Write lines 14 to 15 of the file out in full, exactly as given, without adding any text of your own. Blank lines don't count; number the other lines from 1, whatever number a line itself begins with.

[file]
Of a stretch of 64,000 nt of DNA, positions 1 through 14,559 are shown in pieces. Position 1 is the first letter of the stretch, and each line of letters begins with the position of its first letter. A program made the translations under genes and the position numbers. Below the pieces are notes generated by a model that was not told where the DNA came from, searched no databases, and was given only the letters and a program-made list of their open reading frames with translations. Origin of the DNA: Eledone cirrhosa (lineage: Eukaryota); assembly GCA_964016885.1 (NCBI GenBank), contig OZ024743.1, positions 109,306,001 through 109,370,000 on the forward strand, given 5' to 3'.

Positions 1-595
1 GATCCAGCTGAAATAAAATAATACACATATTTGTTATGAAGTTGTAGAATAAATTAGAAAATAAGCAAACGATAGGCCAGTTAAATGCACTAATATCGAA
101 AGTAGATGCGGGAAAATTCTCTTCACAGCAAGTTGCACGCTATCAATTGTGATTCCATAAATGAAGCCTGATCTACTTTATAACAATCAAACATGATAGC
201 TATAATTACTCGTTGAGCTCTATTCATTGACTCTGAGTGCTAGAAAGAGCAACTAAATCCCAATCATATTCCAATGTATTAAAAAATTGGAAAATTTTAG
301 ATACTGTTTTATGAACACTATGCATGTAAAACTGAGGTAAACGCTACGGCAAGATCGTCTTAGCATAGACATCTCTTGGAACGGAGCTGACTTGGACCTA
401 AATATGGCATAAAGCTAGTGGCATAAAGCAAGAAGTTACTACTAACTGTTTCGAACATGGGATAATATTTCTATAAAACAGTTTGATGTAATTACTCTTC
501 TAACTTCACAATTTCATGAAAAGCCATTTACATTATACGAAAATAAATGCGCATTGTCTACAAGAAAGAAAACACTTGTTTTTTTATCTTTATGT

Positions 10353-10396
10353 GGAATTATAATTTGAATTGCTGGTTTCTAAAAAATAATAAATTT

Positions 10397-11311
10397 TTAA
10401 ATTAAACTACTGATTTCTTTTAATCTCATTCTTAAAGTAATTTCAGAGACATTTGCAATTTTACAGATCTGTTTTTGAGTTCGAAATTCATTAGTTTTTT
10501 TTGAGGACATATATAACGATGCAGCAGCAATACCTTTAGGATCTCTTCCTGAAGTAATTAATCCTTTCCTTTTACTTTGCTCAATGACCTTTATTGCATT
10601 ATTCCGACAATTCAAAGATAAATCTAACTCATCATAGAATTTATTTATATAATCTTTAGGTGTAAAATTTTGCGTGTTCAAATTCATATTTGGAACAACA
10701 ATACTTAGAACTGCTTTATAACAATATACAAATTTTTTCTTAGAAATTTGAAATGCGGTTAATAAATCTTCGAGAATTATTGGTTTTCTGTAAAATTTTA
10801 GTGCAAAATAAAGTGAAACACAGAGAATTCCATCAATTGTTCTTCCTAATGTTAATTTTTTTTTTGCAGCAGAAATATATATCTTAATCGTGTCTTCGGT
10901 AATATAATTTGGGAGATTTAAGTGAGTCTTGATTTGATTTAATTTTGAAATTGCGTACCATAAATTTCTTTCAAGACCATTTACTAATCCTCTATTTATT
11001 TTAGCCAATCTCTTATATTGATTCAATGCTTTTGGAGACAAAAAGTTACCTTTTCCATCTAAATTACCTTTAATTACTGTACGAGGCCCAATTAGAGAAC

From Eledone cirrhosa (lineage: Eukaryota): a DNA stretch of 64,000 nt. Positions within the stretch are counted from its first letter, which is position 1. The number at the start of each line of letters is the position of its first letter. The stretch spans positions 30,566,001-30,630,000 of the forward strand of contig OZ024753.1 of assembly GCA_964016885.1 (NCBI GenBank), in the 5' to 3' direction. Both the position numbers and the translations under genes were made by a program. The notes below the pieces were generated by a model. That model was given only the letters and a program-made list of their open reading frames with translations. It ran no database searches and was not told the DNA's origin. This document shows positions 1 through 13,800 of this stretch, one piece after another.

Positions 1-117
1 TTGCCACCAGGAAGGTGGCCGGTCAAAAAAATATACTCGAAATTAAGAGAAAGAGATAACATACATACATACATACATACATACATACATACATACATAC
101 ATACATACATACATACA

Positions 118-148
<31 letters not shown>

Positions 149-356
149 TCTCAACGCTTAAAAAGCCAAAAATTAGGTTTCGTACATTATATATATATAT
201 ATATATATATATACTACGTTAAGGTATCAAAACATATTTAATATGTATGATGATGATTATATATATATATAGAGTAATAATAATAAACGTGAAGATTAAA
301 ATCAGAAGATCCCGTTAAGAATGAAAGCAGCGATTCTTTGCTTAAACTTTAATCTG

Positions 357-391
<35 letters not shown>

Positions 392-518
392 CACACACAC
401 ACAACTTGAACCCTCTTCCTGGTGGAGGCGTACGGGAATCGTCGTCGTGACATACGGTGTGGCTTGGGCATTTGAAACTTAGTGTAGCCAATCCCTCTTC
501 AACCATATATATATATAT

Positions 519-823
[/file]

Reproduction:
10501 TTGAGGACATATATAACGATGCAGCAGCAATACCTTTAGGATCTCTTCCTGAAGTAATTAATCCTTTCCTTTTACTTTGCTCAATGACCTTTATTGCATT
10601 ATTCCGACAATTCAAAGATAAATCTAACTCATCATAGAATTTATTTATATAATCTTTAGGTGTAAAATTTTGCGTGTTCAAATTCATATTTGGAACAACA